***UPDATED: March 25, 2014*** A new scientific article linking secondhand smoke and cavities in children was recently published in The Journal of the American Dental Association. The authors of the piece examined 15 observational studies on the topic and determined that 10 of them showed a weak to moderate link between secondhand smoke and cavities in the primary teeth of young people, while the other 5 showed a weak link with relation to permanent teeth. According to a recent Colgate news update, the Centers for Disease Control and Prevention regards dental cavities, or tooth decay, as the most prevalent chronic disease in children ages 6-11 and teens ages 12-19. The U.S. Department of Health and Human Services has determined that nearly half of all children have cavities. They are currently trying to reduce this number by 10% by the year 2020. Treatment by dental professionals has shifted in recent years from reactive, surgical treatment to prevention and medical management, placing a large emphasis on risk factors for the disease. Identified risk factors include low socioeconomic status, a diet high in refined carbohydrates, low fluoride exposure, and poor or infrequent oral hygiene. Secondhand smoke may also be added to the list, though more scientific research is necessary to confirm the findings.
In recent years, the appeal of cigarette smoking has dropped a bit and fewer Americans are choosing to smoke. While this is great news, tobacco use is still the largest preventable cause of death and disease in the United States. Every year, 440,000 Americans lose their lives to cigarette smoke, with an estimated 49,000 of these deaths from exposure to secondhand smoke. In an effort to continue to drive the decline of nicotine users in our country, the U.S. Food and Drug Administration (FDA) is launching a public health campaign that is geared towards teens, aged 12-17 years old, with a focus on the cosmetic, oral, and other health consequences of tobacco use, according to a recent American Dental Association (ADA) article.
It isn’t uncommon for teenagers to feel invincible. If you ask them about the health consequences of using tobacco, most will tell you that it can cause cancer and is known to be fatal. You would think that this information is enough to keep young people from picking up the dangerous habit. But it isn’t. Those who choose to use tobacco products, especially cigarettes, often don’t believe that they will become addicted to the nicotine, and therefore the long-term effects of smoking aren’t going to apply to them. In an effort to combat this warped way of thinking, the campaign is aiming to target the consequences that teens do care about, their appearances. Ads that will be seen on TV, online, in print, and on social media outlets, will focus on the following messages:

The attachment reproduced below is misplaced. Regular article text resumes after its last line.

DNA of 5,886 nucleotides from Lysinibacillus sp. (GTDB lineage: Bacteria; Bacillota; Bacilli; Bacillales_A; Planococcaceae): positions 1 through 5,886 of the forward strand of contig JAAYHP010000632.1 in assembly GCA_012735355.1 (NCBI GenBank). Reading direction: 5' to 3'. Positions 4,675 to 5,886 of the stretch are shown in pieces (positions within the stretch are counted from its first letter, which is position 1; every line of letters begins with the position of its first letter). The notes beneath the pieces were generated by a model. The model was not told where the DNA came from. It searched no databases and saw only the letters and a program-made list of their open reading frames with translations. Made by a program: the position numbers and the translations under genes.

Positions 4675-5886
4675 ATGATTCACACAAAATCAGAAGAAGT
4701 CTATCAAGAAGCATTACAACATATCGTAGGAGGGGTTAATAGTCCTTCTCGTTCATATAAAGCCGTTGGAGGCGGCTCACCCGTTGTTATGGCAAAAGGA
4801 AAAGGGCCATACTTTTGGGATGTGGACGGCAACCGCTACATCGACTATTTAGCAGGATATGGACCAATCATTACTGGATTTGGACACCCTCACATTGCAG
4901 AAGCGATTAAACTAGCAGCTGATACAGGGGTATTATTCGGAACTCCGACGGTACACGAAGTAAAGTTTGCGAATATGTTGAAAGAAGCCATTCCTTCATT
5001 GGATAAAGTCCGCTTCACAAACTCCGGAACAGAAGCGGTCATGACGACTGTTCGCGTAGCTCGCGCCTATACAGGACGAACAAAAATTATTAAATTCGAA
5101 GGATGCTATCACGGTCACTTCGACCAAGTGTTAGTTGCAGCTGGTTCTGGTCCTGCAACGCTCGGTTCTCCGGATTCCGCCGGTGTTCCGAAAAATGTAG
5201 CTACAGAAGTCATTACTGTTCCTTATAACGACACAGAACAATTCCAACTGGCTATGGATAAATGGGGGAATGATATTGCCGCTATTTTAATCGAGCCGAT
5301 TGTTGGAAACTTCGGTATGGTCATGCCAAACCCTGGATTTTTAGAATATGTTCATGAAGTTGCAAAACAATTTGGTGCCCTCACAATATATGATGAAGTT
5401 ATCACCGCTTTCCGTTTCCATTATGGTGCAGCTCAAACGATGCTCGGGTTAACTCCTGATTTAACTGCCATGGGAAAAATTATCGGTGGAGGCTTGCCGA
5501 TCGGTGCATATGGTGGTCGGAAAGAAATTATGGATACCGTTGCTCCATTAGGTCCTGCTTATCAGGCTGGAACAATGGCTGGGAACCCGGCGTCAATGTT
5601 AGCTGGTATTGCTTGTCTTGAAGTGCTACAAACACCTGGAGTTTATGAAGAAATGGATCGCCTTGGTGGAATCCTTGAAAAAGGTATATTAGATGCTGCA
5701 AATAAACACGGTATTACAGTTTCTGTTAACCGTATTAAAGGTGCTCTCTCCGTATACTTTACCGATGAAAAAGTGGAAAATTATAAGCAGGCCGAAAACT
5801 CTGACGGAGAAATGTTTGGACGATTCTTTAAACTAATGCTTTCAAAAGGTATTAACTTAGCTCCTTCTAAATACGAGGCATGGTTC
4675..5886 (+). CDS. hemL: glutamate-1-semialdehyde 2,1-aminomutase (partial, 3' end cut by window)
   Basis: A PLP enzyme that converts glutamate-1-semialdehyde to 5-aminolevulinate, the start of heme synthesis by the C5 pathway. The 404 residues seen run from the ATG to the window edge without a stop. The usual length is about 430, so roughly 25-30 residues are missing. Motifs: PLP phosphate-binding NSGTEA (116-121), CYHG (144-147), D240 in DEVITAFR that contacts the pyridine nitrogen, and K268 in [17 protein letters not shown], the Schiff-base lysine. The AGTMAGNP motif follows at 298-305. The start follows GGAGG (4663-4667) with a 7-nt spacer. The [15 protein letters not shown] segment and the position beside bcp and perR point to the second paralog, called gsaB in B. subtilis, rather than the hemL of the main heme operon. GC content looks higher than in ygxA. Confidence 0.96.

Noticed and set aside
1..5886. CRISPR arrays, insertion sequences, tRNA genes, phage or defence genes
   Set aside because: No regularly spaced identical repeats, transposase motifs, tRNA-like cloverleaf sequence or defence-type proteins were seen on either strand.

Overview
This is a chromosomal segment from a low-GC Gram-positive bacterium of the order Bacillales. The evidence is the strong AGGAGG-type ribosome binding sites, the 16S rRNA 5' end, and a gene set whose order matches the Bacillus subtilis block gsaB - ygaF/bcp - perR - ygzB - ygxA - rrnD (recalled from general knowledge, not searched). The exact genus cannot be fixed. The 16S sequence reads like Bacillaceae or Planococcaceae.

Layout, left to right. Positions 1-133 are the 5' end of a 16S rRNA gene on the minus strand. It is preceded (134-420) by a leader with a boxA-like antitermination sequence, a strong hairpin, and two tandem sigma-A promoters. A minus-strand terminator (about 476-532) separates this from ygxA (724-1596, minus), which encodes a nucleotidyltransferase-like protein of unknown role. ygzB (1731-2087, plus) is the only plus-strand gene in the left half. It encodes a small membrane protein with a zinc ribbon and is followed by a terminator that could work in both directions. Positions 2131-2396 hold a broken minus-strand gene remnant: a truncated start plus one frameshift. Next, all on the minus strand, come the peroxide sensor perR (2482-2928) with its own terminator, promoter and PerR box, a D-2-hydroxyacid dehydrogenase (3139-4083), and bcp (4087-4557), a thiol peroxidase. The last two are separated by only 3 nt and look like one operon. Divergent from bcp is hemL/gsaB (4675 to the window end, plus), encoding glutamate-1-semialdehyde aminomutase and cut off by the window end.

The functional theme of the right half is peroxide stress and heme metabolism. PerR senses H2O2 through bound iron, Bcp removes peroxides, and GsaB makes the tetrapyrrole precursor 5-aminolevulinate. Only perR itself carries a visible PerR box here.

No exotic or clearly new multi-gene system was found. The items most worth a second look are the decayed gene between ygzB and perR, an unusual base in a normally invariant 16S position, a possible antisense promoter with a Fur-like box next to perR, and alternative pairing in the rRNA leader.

- Smoking could cost your teeth
- See what your smile could look life if you smoke
- Smoking cigarettes can cause yellow teeth, bad breath, and gum disease
- If you’re playing with cigarettes, your harming your teeth.
- Smoking causes gum disease, which could cost you your teeth.
- Smoking can cause bad breath, may stain teeth and causes gum disease that can lead to tooth loss.
Failing oral health is often the first sign of tobacco abuse, as clearly demonstrated in the messages. It is the hopes of the campaign organizers that these first signs (bad breath, yellowing teeth, threats of tooth loss, gum disease, etc) will be enough to deter teens from picking up a cigarette. The audience has been strategically targeted, as 9 out of 10 current adult smokers admit to starting the habit by age 17. For more information and resources visit the ADA website MouthHealthy.org.
Written by Mark Paulsort
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